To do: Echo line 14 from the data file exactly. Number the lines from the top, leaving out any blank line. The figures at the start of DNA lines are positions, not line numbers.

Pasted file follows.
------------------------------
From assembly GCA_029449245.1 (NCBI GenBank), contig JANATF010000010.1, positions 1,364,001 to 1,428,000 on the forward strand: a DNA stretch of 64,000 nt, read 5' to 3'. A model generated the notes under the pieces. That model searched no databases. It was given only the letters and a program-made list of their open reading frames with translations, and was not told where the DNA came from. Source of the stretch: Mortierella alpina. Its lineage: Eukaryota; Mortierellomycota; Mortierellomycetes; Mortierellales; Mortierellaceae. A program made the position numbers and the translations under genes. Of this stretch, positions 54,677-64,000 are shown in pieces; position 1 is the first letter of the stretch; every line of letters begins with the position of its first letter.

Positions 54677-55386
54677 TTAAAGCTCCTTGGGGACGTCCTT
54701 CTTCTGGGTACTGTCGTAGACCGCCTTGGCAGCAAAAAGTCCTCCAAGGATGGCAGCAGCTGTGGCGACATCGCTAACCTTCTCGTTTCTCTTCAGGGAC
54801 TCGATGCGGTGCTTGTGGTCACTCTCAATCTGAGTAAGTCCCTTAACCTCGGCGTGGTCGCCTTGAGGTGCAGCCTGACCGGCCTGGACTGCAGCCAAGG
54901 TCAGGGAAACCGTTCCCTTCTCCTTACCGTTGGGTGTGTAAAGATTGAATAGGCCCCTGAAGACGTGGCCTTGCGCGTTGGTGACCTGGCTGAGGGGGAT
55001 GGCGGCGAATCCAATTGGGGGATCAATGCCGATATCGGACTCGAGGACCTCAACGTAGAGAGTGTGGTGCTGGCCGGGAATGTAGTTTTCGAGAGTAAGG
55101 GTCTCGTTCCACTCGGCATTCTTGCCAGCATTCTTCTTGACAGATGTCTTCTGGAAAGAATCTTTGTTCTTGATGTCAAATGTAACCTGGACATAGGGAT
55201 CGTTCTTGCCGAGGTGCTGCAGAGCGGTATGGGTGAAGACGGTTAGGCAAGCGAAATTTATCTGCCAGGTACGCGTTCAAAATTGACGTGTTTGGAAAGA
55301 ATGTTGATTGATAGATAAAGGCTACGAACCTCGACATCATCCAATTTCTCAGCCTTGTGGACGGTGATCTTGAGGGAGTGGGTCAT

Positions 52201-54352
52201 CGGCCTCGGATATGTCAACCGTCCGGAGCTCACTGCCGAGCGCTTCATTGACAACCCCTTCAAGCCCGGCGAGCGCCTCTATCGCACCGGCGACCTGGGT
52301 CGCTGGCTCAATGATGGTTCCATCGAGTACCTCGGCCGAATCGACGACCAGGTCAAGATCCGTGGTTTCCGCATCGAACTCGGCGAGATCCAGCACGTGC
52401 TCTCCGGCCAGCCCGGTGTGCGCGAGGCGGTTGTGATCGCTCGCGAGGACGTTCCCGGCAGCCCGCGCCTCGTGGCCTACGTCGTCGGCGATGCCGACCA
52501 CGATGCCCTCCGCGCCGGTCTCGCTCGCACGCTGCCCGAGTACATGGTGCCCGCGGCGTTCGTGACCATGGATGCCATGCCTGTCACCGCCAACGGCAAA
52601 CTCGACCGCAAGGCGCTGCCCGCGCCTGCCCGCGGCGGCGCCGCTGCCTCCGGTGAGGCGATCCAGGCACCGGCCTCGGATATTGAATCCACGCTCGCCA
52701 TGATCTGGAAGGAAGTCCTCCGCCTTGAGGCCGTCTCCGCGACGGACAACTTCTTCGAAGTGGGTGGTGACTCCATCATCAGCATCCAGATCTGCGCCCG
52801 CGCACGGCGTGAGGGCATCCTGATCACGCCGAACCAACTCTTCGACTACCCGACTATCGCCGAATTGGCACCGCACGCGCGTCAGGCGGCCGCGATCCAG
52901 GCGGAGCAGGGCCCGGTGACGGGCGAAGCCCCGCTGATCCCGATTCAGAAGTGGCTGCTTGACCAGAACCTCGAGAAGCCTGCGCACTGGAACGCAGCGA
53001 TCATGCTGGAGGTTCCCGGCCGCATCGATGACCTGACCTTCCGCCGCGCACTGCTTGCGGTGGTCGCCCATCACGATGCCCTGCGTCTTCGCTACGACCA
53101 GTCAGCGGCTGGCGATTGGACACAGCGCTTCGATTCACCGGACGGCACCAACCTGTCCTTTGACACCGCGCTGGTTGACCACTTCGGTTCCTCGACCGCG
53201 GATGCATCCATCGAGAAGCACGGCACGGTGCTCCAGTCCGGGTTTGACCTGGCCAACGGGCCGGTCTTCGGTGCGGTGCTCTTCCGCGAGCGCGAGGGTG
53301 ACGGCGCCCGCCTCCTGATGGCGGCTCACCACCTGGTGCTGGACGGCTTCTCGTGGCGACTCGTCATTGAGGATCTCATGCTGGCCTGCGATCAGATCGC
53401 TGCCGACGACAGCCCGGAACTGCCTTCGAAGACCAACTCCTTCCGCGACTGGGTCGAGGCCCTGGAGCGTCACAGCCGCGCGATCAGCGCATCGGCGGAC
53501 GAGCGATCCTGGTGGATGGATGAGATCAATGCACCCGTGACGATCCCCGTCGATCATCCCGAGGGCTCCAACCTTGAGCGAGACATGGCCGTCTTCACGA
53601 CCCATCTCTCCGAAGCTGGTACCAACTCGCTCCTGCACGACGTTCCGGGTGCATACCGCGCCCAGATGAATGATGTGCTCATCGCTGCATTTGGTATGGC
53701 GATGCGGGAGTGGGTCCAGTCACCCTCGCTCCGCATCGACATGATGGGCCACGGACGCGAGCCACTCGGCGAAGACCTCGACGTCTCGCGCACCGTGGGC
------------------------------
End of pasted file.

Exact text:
52401 TCTCCGGCCAGCCCGGTGTGCGCGAGGCGGTTGTGATCGCTCGCGAGGACGTTCCCGGCAGCCCGCGCCTCGTGGCCTACGTCGTCGGCGATGCCGACCA